National Institute for Clinical Excellence

Depression 2nd draft consultation (23 December 2003 30 January 2004)

Stakeholder Comments

Name:

D B Double

Organisation:

Critical Psychiatry Network

Full

General

We cannot see that we have had a response from the first consultation to what we saw as our main point about the reliance on response rate as a measure of outcome - also on severity. These points are repeated below at 7.7.3. The section in your response was blank - deliberate or error?

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2.6.3

"The treatment of depression is a clear example of this (Kirsch et al, 2002). Drug, and some other, treatments for depression, when compared to wait list controls in the treatment of mild to moderate depression, all produce a substantial and roughly equal fall in depressive symptoms. But, when antidepressants are compared to placebo for this diagnostic group, the clinical
improvements resulting from antidepressants over and above that for placebo is not clinically significant (Kirsch et al, 2002) (our emphasis)."
The problem here is the characterisation of the patients as mild to moderate. Kirsch et al. (2002) wrote that "all but one of the clinical trials were conducted on patients described as moderately to severely depressed (their mean baseline Hamilton Depression Scale [HAM-D] scores ranged from 21.0 to 29.7). One of the trials was conducted on patients with mild depression (mean baseline HAM-D score = 17.21).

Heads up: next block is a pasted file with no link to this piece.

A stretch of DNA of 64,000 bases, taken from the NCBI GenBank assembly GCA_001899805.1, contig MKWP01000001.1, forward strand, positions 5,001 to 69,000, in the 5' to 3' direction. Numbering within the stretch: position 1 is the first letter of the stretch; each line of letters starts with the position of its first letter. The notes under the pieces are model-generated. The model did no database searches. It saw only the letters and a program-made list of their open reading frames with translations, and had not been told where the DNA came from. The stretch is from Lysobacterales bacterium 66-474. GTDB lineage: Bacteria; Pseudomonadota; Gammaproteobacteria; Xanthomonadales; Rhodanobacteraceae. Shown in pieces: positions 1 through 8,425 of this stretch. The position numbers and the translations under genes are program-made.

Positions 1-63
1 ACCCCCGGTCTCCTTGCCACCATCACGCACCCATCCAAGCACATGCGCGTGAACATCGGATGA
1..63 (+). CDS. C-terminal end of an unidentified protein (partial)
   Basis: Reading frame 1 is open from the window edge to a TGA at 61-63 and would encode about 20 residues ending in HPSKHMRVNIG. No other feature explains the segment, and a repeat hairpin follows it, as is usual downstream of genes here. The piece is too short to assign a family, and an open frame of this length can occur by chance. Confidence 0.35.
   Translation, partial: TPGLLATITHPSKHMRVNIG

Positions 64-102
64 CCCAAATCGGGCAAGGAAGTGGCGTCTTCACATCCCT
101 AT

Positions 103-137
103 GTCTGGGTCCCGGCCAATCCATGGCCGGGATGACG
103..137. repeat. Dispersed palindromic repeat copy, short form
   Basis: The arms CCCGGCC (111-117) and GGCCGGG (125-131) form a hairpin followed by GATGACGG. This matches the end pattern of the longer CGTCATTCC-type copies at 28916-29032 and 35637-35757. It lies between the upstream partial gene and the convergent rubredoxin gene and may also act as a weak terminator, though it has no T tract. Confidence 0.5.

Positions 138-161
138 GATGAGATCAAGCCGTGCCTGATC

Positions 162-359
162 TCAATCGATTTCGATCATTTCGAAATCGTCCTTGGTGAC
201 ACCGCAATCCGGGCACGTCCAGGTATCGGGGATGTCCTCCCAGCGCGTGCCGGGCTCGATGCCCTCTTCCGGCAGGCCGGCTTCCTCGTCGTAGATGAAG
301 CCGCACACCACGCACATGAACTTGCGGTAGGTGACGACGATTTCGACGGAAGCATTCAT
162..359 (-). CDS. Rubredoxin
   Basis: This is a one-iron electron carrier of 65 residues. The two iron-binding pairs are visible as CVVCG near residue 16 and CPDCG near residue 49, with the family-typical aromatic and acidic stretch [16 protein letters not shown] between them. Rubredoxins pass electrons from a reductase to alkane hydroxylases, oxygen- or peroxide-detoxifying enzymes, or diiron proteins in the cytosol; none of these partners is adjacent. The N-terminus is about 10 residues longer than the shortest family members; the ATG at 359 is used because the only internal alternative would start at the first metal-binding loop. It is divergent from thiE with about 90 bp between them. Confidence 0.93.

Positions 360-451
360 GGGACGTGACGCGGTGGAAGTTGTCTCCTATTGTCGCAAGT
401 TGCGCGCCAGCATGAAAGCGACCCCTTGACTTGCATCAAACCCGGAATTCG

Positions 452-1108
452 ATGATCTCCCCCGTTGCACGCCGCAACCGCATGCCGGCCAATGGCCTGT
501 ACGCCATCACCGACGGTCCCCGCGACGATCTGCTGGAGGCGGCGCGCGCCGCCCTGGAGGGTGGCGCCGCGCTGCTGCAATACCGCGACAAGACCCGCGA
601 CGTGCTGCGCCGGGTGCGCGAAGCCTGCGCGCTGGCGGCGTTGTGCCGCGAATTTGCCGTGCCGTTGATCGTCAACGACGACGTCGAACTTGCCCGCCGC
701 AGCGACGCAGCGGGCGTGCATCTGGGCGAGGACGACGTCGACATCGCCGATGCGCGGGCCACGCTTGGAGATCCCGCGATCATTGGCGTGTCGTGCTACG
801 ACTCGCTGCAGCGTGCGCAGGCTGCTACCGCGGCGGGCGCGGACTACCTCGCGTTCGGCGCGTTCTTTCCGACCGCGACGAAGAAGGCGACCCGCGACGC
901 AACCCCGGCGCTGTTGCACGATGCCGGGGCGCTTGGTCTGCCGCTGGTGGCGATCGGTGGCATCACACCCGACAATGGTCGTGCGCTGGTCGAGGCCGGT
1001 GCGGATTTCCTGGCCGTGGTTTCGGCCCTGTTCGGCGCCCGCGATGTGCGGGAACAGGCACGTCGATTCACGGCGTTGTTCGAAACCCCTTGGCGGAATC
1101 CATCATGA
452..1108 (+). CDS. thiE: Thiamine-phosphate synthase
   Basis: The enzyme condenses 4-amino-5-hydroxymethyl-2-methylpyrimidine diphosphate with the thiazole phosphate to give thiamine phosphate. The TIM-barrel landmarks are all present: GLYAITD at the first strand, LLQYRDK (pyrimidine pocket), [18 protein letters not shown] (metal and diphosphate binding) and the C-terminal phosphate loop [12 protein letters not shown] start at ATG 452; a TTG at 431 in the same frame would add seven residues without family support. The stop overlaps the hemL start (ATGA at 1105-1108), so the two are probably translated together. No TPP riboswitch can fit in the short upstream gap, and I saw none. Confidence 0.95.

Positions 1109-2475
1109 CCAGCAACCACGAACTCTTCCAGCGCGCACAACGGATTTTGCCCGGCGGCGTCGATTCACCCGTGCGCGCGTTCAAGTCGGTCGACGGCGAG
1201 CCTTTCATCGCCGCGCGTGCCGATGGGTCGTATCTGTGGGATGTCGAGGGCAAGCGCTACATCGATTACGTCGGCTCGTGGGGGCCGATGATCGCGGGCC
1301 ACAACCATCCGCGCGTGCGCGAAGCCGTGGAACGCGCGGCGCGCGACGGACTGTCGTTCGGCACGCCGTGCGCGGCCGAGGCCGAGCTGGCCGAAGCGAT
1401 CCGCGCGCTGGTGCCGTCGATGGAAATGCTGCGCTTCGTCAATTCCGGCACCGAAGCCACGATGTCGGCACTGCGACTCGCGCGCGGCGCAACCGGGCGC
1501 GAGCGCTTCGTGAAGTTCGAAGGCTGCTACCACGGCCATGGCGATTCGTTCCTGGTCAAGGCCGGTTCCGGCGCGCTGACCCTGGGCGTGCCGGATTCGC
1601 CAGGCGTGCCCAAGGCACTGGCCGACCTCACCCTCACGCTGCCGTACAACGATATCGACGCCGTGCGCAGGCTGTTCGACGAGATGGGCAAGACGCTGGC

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6.11.1.5

This is new to the 2nd draft and seems an unfortunate change given the data.

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7.7.1

"The placebo response may also be short-lived, with more patients on placebo relapsing compared to those on antidepressants (Ross et al, 2002). Longer trials are required to be able to fully elucidate the contributions of placebo and the treatment to clinical response."
This leaves out the clinical trial comparing hypericum, sertraline, and placebo, which showed that 0% relapse among patients who showed a response to placebo and were continued on placebo for an additional 18 weeks (beyond the initial 8 week evaluation period).